Dirty fuel causes the world’s largest pump station to fail in test
As New Orleans prepared itself for hurricane season in 2014, a readiness test was carried out on the West Bank Pumping Station. Initially all went well and the pumps were working as expected. But after just a few hours a primary generator failed and 5 of the 11 pumps stopped. The cause? Dirty Fuel.
The West Bank Pump Station was opened in 2012 to block storm surge rushing up the Harvey and Algiers canals with the aim of protecting thousands of buildings and structures. The $1 billion West Closure Complex was built with a pumping capacity of up to 19,140 cubic feet of water per second, enough to fill an Olympic-size swimming pool in less than five seconds.
Despite opening just 2 years earlier, an analysis of the failure found 3 of its 6 fuel storage tanks to be contaminated. Fortunately, as it happened during a test, this incident was just an inconvenience. But it raised questions about the reliability of the custom-engineered structure. If it had occurred during an emergency situation it could have spelt disaster.
Fuel is a problem that’s easy to overlook. It can sit in the tank for weeks, months or years at a time. This situation allows fuel to become contaminated. It is universally accepted by engine manufacturers and fuel suppliers that under normal conditions, fuel can stay in a usable condition for just 6-12 months. As it gets older it begins to suffer from 3 main types of contamination:
• Microbial growth (a.k.a. the ‘diesel bug’)
• Water contamination
• Solid particulate contamination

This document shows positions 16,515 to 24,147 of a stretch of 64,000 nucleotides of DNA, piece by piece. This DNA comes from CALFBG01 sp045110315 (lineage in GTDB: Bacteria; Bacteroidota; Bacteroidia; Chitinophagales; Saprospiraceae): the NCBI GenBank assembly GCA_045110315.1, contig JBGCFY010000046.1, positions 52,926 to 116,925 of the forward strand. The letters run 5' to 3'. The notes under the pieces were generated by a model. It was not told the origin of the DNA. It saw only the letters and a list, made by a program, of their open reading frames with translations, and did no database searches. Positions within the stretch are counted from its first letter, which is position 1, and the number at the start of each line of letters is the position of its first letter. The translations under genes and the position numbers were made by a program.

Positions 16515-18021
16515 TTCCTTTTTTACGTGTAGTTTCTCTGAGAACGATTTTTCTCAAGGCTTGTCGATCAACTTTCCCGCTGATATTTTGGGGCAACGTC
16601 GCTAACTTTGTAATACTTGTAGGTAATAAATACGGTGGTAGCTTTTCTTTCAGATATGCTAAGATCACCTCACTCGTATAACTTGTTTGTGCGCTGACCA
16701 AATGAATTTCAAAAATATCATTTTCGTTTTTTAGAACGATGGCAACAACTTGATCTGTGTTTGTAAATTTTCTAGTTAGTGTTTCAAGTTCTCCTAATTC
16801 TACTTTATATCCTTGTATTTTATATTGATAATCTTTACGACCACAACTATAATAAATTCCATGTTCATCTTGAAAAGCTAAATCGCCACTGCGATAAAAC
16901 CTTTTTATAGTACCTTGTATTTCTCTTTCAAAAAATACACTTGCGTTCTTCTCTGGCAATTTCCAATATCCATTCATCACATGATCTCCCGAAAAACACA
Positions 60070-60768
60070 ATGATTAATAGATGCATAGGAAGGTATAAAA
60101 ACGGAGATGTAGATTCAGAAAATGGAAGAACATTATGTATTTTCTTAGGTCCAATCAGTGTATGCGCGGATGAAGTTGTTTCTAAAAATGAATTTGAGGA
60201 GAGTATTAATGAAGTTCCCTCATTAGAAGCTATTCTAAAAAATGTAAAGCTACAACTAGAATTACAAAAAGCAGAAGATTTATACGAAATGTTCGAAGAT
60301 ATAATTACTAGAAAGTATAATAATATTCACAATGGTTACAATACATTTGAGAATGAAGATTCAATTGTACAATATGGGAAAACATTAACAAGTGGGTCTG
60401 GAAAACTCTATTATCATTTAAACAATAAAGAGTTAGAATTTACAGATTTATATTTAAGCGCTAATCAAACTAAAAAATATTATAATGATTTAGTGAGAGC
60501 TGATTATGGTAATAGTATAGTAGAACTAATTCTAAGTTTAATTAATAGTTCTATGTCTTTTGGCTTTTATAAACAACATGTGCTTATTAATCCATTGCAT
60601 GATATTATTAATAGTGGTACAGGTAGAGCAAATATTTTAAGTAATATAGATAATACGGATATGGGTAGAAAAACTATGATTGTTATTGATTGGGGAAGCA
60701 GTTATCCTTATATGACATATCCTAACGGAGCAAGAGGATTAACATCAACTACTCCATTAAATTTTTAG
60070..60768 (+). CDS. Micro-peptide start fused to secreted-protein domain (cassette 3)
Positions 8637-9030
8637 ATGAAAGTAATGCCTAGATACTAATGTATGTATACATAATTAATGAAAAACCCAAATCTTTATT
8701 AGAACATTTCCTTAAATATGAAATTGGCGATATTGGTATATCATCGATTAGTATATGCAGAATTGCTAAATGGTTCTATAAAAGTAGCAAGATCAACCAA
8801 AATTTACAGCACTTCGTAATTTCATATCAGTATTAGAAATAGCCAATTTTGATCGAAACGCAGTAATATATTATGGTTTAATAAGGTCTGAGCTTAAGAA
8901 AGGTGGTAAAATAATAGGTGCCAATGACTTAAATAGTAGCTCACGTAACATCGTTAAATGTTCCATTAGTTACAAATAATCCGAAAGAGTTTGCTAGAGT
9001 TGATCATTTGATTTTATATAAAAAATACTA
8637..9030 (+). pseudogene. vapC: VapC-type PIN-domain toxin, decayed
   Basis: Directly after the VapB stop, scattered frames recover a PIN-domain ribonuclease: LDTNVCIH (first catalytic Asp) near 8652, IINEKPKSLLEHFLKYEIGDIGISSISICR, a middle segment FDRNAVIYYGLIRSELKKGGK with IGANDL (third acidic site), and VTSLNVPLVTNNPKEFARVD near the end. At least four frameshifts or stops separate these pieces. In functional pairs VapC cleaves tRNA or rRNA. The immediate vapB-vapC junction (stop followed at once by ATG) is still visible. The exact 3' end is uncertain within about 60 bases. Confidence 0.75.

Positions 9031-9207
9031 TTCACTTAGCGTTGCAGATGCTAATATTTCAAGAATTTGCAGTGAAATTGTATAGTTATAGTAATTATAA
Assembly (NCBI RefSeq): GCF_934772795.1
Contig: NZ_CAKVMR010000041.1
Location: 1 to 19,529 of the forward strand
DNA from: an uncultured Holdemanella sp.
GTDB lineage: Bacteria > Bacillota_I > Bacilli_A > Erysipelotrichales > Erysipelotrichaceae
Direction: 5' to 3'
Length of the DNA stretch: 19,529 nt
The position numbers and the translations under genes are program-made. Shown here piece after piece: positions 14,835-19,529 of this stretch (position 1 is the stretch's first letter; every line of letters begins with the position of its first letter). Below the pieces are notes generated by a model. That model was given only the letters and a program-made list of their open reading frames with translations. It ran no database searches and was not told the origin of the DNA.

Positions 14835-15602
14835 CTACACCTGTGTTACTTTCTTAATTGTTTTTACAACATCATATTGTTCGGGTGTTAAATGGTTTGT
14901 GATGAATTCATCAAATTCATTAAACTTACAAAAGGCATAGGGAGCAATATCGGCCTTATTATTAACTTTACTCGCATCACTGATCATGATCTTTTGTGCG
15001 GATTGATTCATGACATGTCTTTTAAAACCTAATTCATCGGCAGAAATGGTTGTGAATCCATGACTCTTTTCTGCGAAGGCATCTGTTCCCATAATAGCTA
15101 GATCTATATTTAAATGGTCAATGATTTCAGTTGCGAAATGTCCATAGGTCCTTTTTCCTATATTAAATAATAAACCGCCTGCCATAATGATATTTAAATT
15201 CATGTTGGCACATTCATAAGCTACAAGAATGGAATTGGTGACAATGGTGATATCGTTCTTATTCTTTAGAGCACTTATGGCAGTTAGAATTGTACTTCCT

Depending on the severity of the contamination this can clog filters, damage engine injectors or cause total engine failure.
The New Orleans complex could have avoided this issue by implementing a fuel conditioning programme that includes a polishing unit, such as IPU’s Diesel Defence.
The on-tank fuel polishing system ensures fuel surpasses the ISO 4406’s 18/16/13 standard of cleanliness and EN590’s 200ppm level of water content. Diesel Defence simply provides long-term protection for stored diesel.
Most filtration systems clean fuel as it passes from your storage tanks to your generators. They are quite capable of removing the debris but they do little to clear the underlying problems that created the debris in the first place. For example, they may be able to remove microbial growth but they can’t remove the water that allowed the diesel bug to grow. Unless the problem is treated at the tank, filtration systems will be under a constant threat and can become overwhelmed.
IPU’s Diesel Defence fuel polishing systems attack contamination at its root cause by removing the microbial growth, water and particulate contaminants.
By circulating the fuel multiple times before it passes to the day tank or generator, Diesel Defence prevents pockets of dirty fuel or water collecting in stagnant parts of the tank. It also stops your fuel from separating and the biodiesel sinking to the bottom.
Call our team on +44 (0) 121 511 0400 to find out how Diesel Defence can protect your business or use this link for more information.